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    Book Review

    Slave trade helped build early New England economy

    Because the climate and landscape were unsuited for large-scale plantations, slavery never got planted deeply in the forested territory that the Puritans claimed and named after their mother country. The best estimates put enslaved Africans and Indians at 10 percent of New England’s population as the 1600s ended. Slavery had wound down in the region by the 1800s.

    Clues have surfaced of late that New England, better known as a hotbed of abolitionism, had much more to do with the immoral traffic in human beings than its slight history of slaveholding suggests. Brown University has confessed that its early benefactors, including its namesake, owned or operated slave ships. Newport, R.I., has been identified as a leading port for such vessels. Aetna in Hartford has acknowledged writing life insurance policies on slaves.

    Isolated examples they are not. In “New England Bound,” Wendy Warren, a Yale history professor, widens the lens to show the early New England economy was enmeshed in the seafaring trade that developed between four Atlantic continents for the transport, clothing, and feeding of African captives. The region’s early growth and prosperity, Warren shows, sprang from that tainted commerce.


    The economic pattern started with white settlers enslaving indigenous people captured in wars or buying from one tribe prisoners taken in battle with another. Making slaves of natives, who knew the terrain better than their masters, didn’t work out that well. Solution: Sell them in Bermuda or Caribbean colonies in exchange for Africans so neither group of slaves would enjoy a home-field advantage over their masters.

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    One colony, Barbados, figured large in the evolution of New England’s role in the triangle trade involving Africa, North and South America, and Europe. Growing sugar cane was such a sweet business that planters couldn’t bother wasting precious labor growing food for slaves. There was financial advantage to importing their sustenance — from New England.

    The region shipped to Barbados, Jamaica, and other British colonies its surplus farm produce and leftovers from its bountiful stocks of fish, particularly mackerel and cod. Neither sellers nor buyers cared about quality. After all, it was slave food.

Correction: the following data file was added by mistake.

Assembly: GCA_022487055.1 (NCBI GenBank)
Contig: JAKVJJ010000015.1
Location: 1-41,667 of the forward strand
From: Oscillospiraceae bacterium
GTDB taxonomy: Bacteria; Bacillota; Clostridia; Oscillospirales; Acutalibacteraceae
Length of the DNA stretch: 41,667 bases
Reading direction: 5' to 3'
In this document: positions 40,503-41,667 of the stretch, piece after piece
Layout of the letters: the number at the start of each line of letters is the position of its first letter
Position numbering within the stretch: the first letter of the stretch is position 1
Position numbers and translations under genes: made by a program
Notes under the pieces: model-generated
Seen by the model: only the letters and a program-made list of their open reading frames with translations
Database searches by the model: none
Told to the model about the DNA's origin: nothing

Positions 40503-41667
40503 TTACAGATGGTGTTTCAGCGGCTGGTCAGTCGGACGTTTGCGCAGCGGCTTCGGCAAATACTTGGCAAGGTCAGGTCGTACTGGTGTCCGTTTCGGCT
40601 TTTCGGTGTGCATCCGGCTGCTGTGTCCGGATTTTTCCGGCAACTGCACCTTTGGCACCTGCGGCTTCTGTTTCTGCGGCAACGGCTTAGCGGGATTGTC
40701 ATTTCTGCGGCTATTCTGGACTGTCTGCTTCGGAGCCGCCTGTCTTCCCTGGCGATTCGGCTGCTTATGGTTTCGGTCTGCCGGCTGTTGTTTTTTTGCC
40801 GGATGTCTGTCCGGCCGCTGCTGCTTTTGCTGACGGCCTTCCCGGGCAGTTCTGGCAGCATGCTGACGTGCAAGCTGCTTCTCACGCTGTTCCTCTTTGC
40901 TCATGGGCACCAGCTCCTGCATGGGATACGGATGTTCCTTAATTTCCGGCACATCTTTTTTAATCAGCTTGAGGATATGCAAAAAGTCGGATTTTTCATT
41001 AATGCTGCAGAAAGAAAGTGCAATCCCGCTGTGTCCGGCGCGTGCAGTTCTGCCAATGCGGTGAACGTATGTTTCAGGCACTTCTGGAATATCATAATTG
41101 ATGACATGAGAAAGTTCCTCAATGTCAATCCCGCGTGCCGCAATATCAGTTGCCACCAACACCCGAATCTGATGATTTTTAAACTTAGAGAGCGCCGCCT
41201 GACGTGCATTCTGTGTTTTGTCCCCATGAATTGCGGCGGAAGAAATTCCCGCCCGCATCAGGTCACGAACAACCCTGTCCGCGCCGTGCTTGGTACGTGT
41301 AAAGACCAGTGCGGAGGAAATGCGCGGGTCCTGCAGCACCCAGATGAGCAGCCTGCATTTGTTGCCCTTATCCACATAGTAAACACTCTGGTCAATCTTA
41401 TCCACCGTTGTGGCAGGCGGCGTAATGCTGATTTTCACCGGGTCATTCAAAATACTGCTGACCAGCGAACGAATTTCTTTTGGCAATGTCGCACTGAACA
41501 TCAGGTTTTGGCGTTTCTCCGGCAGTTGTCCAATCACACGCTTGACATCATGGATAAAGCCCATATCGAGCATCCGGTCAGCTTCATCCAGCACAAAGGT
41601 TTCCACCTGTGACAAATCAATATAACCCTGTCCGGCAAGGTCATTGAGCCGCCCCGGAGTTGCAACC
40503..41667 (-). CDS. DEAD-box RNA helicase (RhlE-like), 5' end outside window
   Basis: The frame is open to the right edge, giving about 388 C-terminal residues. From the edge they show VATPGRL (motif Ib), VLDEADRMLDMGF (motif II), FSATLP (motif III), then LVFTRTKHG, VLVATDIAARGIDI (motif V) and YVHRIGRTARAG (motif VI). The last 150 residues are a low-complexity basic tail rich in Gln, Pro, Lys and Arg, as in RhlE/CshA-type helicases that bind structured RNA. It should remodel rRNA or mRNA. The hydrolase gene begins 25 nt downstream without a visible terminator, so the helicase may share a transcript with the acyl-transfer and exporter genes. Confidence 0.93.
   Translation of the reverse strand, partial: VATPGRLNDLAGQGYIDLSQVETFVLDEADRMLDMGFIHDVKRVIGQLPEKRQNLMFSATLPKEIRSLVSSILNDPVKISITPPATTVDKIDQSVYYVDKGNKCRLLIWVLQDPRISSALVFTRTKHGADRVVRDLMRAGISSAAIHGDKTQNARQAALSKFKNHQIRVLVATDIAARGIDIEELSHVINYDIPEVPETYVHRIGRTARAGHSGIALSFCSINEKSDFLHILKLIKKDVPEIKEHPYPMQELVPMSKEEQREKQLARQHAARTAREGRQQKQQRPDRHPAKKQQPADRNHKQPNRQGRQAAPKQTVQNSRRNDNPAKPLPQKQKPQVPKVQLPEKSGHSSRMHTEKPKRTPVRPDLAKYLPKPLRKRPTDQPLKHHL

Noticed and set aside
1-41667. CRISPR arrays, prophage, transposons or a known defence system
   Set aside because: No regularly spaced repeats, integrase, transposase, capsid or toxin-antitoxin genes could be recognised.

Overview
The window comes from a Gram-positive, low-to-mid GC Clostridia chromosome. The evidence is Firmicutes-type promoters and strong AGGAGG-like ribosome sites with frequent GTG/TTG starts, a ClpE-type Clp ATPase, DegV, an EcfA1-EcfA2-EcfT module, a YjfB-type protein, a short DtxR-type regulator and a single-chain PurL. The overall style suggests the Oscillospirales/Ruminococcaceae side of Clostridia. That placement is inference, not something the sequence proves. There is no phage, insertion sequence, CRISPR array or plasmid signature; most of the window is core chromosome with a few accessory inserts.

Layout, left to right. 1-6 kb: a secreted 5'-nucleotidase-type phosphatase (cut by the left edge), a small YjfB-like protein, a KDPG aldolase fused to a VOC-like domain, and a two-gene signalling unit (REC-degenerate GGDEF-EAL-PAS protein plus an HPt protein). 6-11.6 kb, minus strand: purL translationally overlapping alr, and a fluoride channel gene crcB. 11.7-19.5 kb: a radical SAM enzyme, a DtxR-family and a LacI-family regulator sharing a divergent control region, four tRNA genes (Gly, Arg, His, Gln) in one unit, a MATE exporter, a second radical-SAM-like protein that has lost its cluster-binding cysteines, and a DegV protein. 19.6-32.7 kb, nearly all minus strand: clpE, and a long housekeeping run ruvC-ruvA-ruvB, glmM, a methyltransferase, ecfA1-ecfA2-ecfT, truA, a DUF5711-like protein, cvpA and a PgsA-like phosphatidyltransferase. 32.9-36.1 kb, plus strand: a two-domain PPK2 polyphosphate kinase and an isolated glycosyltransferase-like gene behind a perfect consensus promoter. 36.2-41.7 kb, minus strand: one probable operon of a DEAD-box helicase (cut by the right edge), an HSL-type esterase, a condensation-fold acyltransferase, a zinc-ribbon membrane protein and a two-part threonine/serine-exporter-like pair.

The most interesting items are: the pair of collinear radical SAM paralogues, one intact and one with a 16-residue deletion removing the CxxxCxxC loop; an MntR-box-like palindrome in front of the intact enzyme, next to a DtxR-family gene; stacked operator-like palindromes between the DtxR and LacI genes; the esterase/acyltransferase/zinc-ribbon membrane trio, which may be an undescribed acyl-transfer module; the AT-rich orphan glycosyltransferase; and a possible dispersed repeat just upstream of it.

“And so it was that New England merchants and fishers and farmers provisioned the great sugar colonies and over the seventeenth century turned substantial profits in the process,” Warren concludes. “They were savvy exporters, for it turned out that some of the fish they sold to the West Indies was not considered worth eating in Boston. They shipped to the islands the cod rejected by both the local and the European markets.”

    You might say there is something rotten about The Sacred Cod, the carved wooden symbol of the fishery’s historical worth that adorns the chamber of the Massachusetts House of Representatives. For their part, Caribbean slaves improvised and made meals out of what they had. The national dish of independent Jamaica is ackee and saltfish, a combination of a yellow fruit from West Africa and salted codfish.


    Warren notes example after example of food shipments to the slaveholding islands. In 1686, 80 percent of tonnage offloaded in Barbados came from New England, with better than a third from Boston. Lacking are other comprehensive statistics on New England exports to the Caribbean, no doubt because records of that kind do not exist for the era she writes about, primarily the 1600s.

    “New England Bound,” with its double entendre of a title, also shows slavery in early New England foreshadowed Southern practices. In the self-justifying belief system of Puritan masters, God sanctioned holding African and native chattel, though masters had to rely on violence to enforce submission. Connecticut required slaves to have written passes and authorized settlers to detain those without one, just like patrollers did in the South. New Englanders trying to recoup financial losses circulated notices about runaways.

    Southerners resentful of Northerners’ condescension about the slaveholding past may find some comfort in these pages. In them should be some Northern discomfort too.


    Slavery and Colonization in Early America

    By Wendy Warren

    Liveright, 345 pp., illustrated, $29.95

    Kenneth J. Cooper, a former Globe staffer, is coauthor with Don West of “Portraits of Purpose: A Tribute to Leadership.’’